2005's hurricane season broke several records.
It was the most active hurricane season in recorded history with over 2280 people killed and over $100 billion damage.
That was then...now, meteorologist Adam Clark looks at what to expect this season.
During an average tropical season, we see 11 named storms. This includes six hurricanes, two of them category 3 or higher. This year the tropical prediction center is forecasting more than our normal share.
"NOAA is predicting an above normal hurricane season, with 13 to 16 named storms which 8 to 10 are to become hurricanes, and 4 to 6 of those are to become major or Cat 3 strength or higher," says Deputy Secretary of Commerce Dr. David Sampson.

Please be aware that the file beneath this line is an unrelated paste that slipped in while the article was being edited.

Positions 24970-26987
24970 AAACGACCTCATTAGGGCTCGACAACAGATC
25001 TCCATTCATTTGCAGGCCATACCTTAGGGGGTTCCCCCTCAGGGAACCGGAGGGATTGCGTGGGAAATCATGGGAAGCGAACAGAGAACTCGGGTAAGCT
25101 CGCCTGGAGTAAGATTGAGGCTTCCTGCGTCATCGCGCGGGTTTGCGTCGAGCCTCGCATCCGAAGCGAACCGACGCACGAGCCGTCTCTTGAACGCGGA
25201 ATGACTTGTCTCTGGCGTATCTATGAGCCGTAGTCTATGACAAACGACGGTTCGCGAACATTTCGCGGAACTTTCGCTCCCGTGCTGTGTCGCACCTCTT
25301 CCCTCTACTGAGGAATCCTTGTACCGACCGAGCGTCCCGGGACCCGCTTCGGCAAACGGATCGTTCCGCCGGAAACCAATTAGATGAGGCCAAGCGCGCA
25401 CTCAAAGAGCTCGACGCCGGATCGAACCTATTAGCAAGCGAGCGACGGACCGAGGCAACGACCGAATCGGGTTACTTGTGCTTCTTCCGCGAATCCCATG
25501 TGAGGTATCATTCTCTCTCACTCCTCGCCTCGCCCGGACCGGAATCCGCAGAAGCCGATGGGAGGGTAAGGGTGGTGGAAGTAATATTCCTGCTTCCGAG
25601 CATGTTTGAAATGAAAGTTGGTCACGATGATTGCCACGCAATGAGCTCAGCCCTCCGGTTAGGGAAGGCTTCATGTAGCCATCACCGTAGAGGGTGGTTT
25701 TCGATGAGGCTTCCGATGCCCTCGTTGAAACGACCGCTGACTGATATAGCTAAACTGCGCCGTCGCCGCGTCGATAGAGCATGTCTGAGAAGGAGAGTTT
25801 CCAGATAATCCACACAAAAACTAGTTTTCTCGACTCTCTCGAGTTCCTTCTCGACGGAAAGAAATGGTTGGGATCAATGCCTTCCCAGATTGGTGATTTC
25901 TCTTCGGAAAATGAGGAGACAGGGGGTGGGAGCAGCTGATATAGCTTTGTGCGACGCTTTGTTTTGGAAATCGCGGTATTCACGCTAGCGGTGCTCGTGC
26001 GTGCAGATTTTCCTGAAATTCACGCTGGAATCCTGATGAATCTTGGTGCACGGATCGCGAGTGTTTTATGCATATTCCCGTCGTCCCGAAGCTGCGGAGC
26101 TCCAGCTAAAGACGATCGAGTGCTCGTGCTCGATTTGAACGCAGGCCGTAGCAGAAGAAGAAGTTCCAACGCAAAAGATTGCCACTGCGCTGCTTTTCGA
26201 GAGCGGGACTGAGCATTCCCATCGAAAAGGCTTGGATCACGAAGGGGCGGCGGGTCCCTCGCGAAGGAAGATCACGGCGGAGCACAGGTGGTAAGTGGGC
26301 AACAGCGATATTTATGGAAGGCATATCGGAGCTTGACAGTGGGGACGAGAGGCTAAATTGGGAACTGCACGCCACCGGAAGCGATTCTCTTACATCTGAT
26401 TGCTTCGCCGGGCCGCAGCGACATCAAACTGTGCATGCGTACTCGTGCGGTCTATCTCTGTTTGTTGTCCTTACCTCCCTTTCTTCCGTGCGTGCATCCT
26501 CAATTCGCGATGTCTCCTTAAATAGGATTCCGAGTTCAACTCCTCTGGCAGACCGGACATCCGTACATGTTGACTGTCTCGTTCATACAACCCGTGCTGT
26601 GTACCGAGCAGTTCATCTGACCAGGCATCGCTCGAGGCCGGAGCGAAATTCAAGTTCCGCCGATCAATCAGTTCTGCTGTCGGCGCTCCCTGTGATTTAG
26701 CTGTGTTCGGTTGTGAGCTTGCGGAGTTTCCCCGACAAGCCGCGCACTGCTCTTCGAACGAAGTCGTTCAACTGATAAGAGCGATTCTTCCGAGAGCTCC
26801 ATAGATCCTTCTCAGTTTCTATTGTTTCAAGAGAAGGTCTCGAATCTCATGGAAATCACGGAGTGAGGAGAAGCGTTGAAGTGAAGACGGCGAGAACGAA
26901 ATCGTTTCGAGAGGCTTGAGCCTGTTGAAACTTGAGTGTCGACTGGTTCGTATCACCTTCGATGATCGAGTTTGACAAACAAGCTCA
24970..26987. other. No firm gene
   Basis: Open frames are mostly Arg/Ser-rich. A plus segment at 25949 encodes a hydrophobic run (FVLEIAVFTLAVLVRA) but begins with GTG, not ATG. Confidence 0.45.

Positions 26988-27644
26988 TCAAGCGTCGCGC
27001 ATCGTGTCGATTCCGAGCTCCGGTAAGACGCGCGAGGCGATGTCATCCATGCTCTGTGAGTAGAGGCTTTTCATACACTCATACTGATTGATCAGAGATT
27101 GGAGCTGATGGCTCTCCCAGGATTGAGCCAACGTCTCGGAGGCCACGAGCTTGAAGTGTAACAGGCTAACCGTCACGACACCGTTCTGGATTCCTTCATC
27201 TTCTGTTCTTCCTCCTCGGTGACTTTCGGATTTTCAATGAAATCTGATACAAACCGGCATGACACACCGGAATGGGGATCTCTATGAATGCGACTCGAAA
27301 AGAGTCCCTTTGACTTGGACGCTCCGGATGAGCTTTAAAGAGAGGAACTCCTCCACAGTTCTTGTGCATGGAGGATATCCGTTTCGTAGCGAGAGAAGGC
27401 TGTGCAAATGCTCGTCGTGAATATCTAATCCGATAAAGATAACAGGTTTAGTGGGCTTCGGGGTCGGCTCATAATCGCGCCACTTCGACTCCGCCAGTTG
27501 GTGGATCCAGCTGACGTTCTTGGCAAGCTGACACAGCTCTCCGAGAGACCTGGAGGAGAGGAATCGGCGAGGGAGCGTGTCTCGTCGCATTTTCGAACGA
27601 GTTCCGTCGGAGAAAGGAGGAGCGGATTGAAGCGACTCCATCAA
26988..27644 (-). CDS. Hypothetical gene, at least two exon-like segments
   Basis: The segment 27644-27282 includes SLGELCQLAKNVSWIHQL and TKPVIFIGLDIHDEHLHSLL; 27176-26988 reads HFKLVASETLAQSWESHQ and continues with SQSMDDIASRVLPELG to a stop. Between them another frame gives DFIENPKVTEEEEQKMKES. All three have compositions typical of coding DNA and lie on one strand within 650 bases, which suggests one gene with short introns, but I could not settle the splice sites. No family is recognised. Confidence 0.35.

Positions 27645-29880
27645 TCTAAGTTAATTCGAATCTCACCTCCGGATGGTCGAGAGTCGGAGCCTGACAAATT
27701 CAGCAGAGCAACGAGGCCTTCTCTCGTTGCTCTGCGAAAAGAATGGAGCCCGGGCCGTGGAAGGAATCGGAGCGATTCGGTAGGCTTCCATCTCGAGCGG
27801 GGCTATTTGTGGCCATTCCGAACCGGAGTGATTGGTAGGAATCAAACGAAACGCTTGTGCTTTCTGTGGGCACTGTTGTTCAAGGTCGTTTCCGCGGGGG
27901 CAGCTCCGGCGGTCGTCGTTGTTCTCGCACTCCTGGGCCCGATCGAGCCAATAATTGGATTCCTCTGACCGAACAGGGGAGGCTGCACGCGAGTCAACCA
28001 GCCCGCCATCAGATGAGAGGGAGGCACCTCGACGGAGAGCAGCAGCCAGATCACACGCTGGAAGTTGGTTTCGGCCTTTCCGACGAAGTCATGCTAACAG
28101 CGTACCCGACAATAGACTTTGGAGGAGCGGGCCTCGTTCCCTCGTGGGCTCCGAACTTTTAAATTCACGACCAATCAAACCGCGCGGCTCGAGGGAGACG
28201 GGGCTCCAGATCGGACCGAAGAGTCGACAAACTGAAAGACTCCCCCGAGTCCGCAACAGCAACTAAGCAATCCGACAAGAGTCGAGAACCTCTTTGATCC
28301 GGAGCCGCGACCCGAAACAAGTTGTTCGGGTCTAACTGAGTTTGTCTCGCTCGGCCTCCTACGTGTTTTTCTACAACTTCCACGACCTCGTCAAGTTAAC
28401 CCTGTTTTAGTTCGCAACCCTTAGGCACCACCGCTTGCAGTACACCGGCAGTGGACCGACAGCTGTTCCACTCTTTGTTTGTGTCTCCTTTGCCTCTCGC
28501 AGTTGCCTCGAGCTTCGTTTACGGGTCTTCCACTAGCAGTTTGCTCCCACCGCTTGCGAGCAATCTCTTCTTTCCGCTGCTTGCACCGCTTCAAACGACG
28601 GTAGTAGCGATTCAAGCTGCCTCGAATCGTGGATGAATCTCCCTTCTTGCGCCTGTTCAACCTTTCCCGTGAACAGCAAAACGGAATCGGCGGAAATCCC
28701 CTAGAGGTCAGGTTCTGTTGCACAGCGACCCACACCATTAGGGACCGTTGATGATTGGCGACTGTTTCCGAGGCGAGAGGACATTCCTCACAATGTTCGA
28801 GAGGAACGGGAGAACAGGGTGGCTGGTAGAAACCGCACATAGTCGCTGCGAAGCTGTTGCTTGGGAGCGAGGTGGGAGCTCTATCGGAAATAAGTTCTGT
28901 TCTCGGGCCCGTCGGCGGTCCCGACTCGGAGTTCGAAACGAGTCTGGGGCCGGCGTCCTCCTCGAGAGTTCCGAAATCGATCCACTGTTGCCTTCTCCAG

Here are the reasons behind the forecast: There are warmer sea surface temperatures; there is a favorable wind pattern over Africa, where hurricanes form; and low shear is forecasted, which allows hurricanes to strengthen.
There is some good news.
"The weak La Nina condition in equatorial pacific has dissipated," Dr. Sampson says. "It will not be an issue this hurricane season."
La Nina means more hurricanes, so its absence won't be missed.
But we are in an active hurricane pattern, which can last from 25 to 40 years. We're only 11 years into this pattern.
The tropical prediction center says two to four storms could hit land this year.